The pilots of passenger planes aren’t leaving the cockpit for the foreseeable future, but in other applications, aircraft that fly themselves are on the way, and they’re going to be a big deal. For folks like the US military, their potential is nearly limitless. They can fly into nasty areas without endangering a pilot. They don’t bring along space-consuming stuff like a seat and life support systems and a canopy. They can stay aloft for hours or even days at a time, since there’s no human pilot who wastes valuable time by touching down to do things like eat and rest.
Now the US Navy has removed one of the requirements that bring even human-free aircraft back down to Earth: the need for fuel. Last month, it refueled an autonomous plane in midair for the first time.
This is the latest step in a long and laborious series of tests for the Navy’s self-flying X47-B. A few years ago, the sleek stealth aircraft made the first aircraft carrier-based arrested landing and catapult launch on the USS George H.W. Bush.A ring laser gyroscope Honeywell
In this most recent test, conducted off the coast of Maryland and Virginia, the X-47B autonomously flew up to a standard, human-flown Omega K-707 tanker and maneuvered its refueling probe into the tanker’s basket, at the end of a refueling arm.
“It’s a great testament to aviation,” says Tom Hart, vice president for the defense and space business unit at Honeywell, a contractor on the project. Fueling is “a very difficult thing for a [human] pilot to do.” In-air refueling means flying right next to another, much bigger aircraft, at hundreds of miles per hour. That’s difficult enough without worrying about hundreds of pounds of explosive jet fuel flowing through a straw. A single mistake and millions of dollars worth of hardware (and the pilot’s life) could be at risk.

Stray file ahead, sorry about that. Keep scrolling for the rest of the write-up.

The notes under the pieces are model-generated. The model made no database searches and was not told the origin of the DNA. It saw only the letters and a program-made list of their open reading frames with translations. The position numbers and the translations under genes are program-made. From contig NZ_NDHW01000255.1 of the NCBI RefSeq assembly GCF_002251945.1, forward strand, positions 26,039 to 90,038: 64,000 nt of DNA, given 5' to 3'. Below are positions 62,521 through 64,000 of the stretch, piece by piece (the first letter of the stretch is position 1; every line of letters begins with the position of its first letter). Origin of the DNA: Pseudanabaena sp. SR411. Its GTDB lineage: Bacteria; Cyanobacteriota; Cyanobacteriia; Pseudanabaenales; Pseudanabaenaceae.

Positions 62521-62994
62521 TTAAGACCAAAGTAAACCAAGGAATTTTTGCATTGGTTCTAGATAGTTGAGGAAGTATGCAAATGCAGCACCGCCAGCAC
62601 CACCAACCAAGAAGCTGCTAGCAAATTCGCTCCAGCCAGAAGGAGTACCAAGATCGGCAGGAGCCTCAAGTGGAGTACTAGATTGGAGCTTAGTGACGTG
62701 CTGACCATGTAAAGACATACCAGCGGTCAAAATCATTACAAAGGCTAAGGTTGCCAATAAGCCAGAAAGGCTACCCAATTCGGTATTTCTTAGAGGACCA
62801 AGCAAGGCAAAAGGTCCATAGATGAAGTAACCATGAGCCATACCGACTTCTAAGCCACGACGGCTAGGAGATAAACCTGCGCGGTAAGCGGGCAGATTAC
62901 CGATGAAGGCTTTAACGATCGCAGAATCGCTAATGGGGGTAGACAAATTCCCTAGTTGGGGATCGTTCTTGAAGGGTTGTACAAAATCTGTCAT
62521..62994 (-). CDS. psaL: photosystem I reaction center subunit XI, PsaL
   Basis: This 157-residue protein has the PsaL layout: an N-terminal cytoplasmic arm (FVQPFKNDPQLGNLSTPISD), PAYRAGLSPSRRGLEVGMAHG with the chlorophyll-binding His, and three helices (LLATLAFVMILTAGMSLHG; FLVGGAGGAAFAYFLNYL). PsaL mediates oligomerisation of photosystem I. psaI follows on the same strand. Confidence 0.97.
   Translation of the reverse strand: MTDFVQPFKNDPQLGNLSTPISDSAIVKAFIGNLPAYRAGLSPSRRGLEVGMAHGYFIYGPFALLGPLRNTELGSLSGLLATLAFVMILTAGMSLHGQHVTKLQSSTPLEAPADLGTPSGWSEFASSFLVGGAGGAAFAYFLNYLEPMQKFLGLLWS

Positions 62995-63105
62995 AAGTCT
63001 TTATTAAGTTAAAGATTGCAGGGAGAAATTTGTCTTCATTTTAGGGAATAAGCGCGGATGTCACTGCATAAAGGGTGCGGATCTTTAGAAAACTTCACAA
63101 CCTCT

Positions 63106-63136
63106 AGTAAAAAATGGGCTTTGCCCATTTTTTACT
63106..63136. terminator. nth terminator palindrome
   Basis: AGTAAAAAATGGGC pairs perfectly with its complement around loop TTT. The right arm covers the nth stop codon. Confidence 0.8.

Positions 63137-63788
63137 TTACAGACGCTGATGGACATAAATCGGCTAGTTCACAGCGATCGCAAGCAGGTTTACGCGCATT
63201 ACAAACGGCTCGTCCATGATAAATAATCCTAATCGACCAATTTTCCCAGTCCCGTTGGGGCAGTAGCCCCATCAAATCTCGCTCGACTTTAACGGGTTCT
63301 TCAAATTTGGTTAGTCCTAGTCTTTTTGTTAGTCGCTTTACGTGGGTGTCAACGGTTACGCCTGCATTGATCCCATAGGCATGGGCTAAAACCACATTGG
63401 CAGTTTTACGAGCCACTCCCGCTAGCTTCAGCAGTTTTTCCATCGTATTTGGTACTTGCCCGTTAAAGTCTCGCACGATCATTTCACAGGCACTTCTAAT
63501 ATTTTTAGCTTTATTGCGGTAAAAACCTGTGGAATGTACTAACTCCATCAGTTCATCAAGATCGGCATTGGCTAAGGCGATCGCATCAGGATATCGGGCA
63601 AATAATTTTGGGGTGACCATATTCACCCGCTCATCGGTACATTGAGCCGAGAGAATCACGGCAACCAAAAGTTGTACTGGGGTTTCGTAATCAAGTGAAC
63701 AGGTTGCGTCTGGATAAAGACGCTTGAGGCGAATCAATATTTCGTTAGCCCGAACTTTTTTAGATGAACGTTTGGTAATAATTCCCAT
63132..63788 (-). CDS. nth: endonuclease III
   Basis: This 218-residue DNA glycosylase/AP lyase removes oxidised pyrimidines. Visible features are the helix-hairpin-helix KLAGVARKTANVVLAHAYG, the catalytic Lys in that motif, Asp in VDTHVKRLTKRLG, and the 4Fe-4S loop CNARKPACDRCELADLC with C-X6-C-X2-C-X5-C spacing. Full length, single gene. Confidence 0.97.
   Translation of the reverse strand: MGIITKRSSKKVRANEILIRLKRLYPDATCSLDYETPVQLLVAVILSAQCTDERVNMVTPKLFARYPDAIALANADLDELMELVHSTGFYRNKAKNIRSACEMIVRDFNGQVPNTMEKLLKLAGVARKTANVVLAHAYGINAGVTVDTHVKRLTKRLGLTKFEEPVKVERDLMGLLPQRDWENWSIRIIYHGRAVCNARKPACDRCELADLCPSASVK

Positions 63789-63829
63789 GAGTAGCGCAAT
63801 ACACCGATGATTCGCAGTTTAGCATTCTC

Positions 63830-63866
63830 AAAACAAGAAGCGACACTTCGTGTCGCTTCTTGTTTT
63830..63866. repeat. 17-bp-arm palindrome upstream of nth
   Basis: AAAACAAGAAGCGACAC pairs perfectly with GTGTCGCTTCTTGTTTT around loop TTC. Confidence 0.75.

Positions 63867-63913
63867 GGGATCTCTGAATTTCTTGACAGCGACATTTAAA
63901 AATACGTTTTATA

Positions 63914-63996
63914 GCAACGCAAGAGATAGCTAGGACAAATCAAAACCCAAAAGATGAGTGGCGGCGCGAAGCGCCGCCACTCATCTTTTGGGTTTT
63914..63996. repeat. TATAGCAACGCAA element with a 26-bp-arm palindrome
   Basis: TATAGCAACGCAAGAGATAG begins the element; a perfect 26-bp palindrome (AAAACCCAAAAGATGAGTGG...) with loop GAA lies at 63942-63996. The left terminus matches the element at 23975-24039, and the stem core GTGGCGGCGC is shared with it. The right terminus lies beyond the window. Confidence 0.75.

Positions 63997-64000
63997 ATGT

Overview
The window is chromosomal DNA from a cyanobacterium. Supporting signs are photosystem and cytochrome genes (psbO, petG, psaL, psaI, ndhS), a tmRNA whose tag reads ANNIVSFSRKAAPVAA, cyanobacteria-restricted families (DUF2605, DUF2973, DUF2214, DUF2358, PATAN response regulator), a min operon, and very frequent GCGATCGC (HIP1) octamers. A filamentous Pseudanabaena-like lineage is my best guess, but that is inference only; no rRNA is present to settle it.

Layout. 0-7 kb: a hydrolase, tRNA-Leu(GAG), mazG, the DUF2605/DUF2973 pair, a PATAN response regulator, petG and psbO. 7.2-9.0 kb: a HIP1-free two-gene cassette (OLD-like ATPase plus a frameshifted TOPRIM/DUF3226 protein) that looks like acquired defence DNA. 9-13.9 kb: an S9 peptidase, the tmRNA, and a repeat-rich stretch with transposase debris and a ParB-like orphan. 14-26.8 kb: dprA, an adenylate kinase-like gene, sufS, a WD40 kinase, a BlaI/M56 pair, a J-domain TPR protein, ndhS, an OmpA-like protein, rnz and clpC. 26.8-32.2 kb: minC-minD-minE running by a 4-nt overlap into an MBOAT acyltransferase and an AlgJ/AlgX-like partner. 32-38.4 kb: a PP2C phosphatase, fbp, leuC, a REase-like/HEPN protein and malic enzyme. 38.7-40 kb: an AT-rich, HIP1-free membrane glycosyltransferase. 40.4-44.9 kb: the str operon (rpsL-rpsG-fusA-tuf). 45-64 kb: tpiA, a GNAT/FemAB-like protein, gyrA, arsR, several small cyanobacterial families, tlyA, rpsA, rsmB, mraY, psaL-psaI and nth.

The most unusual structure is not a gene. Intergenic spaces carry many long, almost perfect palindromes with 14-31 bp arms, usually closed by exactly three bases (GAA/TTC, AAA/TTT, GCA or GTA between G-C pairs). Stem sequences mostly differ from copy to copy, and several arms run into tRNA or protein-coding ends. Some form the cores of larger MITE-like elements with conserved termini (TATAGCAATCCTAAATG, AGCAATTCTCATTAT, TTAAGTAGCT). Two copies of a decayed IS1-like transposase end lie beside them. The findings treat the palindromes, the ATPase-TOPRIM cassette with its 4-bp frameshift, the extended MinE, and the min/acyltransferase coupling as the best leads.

To help keep the plane in exactly the right spot, Honeywell designed an ultra-accurate inertial guidance system for the plane. It’s the same idea as the gyroscopes and accelerometers in your iPhone, only much more accurate and much more expensive.
It allows the plane to take an initial bearing through GPS, then uses something called a ring-laser gyroscope to determine speed, attitude, and direction without needing an ongoing GPS fix. That’s useful because a GPS can be jammed or blocked by other aircraft (like the refueling tanker).
It’s easy to see why the military wants aircraft that can refuel themselves. The drones could fly into contested areas and operate without any risk to human life, or as a part of a force multiplier with human controlled planes.
“This is the first step of what we’re going to see,” says Hart. “It’ll be a very different Navy and Air Force 20 years from now.”